Windows: SMB Server (v1 and v2) Mount Point Arbitrary Device Open EoP
Platform: Windows 10 1703 and 1709 (seems the same on 7 and 8.1 but not extensively tested)
Class: Elevation of Privilege
The SMB server driver (srv.sys and srv2.sys) don't check the destination of a NTFS mount point when manually handling a reparse operation leading to being able to locally open an arbitrary device via an SMB client which can result in EoP.
Note before I start event though this involves SMB this is only a local issue, I don't know of anyway to exploit this remotely without being able to run an application on the local machine.
NTFS mount points are handled local to the SMB server so that the client does not see them. This is different from NTFS symbolic links which are passed back to the client to deal with. In order to handle the symbolic link case the server calls IoCreateFileEx from Smb2CreateFile passing the IO_STOP_ON_SYMLINK flag which results in the IoCreateFileEx call failing with the STATUS_STOPPED_ON_SYMLINK code. The server can then extract the substitution path from the reparse pointer buffer and either pass the buffer to the client if it's a symbolic link or handle it if it's a mount point.
The way the server handles a symbolic link is to recall IoCreateFileEx in a loop (it does check for a maximum iteration count although I'd swear that's a recent change) passing the new substitute path. This is different to how the IO manager would handle this operation. In the IO manager's case the reparse operation is limited to a small subset of device types, such as Disk Volumes. If the new target isn't in the small list of types then the reparse will fail with an STATUS_IO_REPARSE_DATA_INVALID error. However the SMB server does no checks so the open operation can be redirected to any device. This is interesting due to the way in which the device is being opened, it's in a system thread and allows a caller to pass an arbitrary EA block which can be processed by the device create handler.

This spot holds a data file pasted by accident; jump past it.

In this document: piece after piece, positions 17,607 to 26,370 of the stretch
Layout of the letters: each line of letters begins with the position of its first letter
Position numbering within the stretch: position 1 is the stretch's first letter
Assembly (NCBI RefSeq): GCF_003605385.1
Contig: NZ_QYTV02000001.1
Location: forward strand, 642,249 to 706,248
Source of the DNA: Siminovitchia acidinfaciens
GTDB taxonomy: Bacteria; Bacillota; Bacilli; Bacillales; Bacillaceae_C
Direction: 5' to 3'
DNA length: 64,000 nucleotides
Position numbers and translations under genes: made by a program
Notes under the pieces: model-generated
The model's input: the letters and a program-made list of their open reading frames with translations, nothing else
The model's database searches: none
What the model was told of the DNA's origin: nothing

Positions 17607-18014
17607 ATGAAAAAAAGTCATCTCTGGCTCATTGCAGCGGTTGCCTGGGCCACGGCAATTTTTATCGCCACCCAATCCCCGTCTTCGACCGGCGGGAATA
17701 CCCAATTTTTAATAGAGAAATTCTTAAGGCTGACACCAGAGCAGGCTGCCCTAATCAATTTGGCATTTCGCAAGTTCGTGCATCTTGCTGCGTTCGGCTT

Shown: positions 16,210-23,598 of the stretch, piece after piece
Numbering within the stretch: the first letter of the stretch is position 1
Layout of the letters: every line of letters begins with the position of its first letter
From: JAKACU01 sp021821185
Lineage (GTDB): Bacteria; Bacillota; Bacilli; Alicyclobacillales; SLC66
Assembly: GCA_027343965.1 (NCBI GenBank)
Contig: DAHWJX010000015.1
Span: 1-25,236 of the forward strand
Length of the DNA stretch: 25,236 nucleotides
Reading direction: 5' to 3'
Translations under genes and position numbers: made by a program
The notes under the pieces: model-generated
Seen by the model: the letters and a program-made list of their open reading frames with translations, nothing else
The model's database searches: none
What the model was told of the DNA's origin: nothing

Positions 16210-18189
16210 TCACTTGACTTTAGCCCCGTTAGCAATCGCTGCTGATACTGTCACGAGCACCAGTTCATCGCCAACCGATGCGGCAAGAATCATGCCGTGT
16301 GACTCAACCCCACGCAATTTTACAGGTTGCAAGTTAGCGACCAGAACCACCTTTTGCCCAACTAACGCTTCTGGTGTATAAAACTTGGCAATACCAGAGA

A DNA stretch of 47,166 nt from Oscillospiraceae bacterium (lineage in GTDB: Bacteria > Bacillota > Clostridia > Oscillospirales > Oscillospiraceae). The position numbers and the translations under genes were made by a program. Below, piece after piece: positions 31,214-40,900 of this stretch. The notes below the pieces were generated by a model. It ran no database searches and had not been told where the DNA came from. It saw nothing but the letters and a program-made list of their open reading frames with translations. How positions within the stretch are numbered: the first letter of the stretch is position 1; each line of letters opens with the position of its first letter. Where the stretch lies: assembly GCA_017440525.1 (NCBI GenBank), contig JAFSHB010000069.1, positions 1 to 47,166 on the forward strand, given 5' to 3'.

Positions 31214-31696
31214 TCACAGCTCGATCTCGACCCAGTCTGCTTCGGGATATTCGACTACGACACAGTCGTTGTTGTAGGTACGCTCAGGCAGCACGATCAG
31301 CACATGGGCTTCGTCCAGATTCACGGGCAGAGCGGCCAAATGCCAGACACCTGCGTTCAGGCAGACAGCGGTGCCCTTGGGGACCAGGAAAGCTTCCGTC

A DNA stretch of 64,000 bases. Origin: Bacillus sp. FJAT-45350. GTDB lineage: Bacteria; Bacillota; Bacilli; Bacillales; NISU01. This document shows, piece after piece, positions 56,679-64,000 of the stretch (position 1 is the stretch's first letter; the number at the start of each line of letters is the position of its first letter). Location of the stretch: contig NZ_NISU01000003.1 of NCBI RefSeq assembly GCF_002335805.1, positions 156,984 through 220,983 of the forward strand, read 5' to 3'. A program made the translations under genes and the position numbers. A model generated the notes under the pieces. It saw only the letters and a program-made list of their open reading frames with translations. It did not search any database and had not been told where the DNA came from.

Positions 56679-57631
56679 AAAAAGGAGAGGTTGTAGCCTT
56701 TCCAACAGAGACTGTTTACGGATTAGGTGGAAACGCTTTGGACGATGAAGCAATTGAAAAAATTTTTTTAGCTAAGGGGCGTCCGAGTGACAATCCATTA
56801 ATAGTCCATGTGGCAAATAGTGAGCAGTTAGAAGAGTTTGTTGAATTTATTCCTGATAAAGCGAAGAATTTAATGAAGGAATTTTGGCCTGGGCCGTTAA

One use for this is being able to the spoof the process ID and session ID accessible from a named pipe using APIs such as GetNamedPipeClientProcessId. Normally to set these values to arbitrary values requires kernel mode access, which the SMB driver provides. While you can open a named pipe via SMB anyway in that case you can't specify the arbitrary values as the driver provides its own to set the computer name accessible with GetNamedPipeClientComputerName. I've not found any service which uses these values for security related properties.
Note that both SMBv1 and SMBv2 are vulnerable to the same bug even the code isn't really shared between them.
Proof of Concept:
I’ve provided a PoC as a C# project. It creates a mount point to \Device and then tries to open the CNG driver directly and via the local share for the drive.
1) Compile the C# project. It will need to grab the NtApiDotNet from NuGet to work.
2) Execute the PoC as a normal user.
Both direct and via SMB should fail with STATUS_IO_REPARSE_DATA_INVALID error.
The direct open fails with STATUS_IO_REPARSE_DATA_INVALID however the one via SMB fails with STATUS_INVALID_INFO_CLASS which indicates that the CNG driver was opened.
Proof of Concept: